The Trump administration released the proposed White House budget for the 2018 fiscal year this week, signalling cuts to the US’s contributions to the United Nations (UN). These proposed reductions in US contributions to the UN are part of a broader projected cut to the foreign affairs budget by just below 30%, including the State Department and foreign aid portfolios. Though not providing specific figures on the cuts, the budget follows sweeping announcements by administration officials that the US would cut funding to international organizations that “work against US foreign policy interests,” according to Reuters.
The financial contribution currently made by the US constitutes 22% of the UN’s total operational budget of $5.4 billion. While this figure is the largest contribution of all member states, it reflects the large size of the US economy and is agreed-upon by participating member states.
In addition, the US contributes an even larger portion of the UN’s peacekeeping budget, funding approximately 28% of the $7.8 billion total budget for the organization’s ‘blue helmet’ peacekeeping missions. If the proposed White House budget were to be approved as it stands, it is estimated that the US’ peacekeeping contribution would fall to 25% of the total UN fund for peacekeeping. This represents a drastic cut of $1.3 billion – more than half of the current US contributions to peacekeeping – as reported by Time.
The proposed budget released earlier this week needs to pass Congress in order to be enacted but it is unlikely that such drastic cuts to the foreign affairs portfolio will garner wide support on the Hill. The budget, however, provides a strong indication of the broader priorities of the Trump administration going forward and casts doubt on the value the administration places on the UN and its involvement in such international bodies.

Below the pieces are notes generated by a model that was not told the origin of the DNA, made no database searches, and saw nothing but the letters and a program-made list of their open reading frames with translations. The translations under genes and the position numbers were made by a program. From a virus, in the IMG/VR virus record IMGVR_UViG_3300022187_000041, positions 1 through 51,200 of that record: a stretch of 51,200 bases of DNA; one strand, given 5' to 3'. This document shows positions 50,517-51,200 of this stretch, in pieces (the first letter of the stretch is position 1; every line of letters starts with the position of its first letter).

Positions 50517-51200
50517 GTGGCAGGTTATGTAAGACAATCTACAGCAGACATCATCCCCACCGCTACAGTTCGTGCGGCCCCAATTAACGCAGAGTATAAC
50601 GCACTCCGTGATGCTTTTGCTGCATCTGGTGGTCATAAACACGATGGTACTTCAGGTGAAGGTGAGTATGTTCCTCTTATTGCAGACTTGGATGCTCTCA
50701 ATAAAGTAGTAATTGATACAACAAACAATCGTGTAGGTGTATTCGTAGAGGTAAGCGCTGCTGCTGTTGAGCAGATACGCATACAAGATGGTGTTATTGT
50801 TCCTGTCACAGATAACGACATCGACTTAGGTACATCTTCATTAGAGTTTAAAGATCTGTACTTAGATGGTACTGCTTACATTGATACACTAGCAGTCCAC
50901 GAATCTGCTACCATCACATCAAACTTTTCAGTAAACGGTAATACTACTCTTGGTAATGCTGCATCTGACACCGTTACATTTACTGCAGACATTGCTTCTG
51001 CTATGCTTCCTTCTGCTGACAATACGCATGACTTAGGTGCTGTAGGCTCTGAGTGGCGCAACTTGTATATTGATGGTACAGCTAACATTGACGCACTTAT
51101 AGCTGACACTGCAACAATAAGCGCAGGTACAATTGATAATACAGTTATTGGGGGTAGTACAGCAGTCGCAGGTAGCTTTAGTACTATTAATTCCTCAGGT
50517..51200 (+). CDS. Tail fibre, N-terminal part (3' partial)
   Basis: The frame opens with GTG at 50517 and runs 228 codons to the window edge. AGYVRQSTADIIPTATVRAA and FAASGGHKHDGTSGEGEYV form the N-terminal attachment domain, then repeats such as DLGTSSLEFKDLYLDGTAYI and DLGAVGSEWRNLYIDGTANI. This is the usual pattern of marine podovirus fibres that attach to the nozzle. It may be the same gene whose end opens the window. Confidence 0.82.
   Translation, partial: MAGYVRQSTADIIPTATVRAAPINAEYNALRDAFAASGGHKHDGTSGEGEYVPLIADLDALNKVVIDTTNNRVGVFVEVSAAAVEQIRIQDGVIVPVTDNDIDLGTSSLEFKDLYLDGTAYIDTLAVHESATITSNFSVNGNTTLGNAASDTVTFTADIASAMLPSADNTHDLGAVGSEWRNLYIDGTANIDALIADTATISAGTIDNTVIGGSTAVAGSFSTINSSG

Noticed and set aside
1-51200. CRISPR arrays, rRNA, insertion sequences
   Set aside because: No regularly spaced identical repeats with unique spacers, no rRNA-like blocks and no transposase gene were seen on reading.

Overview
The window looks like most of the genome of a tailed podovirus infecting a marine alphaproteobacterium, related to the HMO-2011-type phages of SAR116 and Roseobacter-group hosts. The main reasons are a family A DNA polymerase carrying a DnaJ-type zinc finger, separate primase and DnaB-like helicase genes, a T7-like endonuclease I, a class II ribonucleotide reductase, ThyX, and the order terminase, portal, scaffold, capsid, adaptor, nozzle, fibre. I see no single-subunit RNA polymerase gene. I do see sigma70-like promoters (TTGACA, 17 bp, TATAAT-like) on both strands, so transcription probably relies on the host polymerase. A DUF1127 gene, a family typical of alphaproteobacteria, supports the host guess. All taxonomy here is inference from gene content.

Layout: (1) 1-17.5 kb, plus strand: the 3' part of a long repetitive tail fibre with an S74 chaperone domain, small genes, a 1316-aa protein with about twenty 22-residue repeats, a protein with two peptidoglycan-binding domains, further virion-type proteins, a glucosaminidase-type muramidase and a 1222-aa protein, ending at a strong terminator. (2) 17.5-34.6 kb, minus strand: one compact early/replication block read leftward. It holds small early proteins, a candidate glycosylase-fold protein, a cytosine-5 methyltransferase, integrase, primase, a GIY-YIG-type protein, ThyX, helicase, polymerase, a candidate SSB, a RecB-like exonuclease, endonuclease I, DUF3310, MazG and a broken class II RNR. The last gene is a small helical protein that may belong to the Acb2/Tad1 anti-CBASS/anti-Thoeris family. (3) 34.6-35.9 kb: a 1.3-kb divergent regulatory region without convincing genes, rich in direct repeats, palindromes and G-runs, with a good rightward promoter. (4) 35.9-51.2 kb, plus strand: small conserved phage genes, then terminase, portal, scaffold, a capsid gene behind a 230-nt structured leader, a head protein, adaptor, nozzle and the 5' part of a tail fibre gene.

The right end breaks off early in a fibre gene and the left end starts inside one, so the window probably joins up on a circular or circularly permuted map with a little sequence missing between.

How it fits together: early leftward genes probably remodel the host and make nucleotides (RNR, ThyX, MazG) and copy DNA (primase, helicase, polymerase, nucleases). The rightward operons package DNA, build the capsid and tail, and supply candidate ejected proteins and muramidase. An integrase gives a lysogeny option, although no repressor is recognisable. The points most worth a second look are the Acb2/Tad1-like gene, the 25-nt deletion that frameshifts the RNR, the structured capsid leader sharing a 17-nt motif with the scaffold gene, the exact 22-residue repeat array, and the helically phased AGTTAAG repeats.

Such proposed budgetary reallocations occur in light of one of the central themes seen during Trump’s presidential campaign, involving the proposed redirection of resources away from the international sphere, to be more inwardly focussed on addressing domestic issues. In line with this, spending on military, defence and the Homeland Security would be significantly bolstered under the proposed budget.
Prior to the release of this most recent budget, the Trump administration articulated in March that it would cease funding the UN Population Fund (UNFPA), which plays a vital role in protecting female reproductive health globally. Given that the contributions of member states to many other important UN agencies such as the UN Development Program (UNDP), UN Women and the UN Children’s Fund (UNICEF) are voluntary, in the absence of specific figures it would be logical to assume that such agencies could bear the brunt of proposed US funding cuts as well. Such cuts would likely serve a harsh blow to international development and the work being undertaken by these UN bodies.
The budget announcement has been met with strong dissatisfaction from leaders within the UN, as epitomized in a firm statement by the spokesman for UN Secretary General Antonio Guterres, Stephane Dujarric, who noted in a UN press briefing that the proposed budget, “would make it simply impossible for the UN to continue all of its essential work advancing peace, development, human rights, and humanitarian assistance around the world.”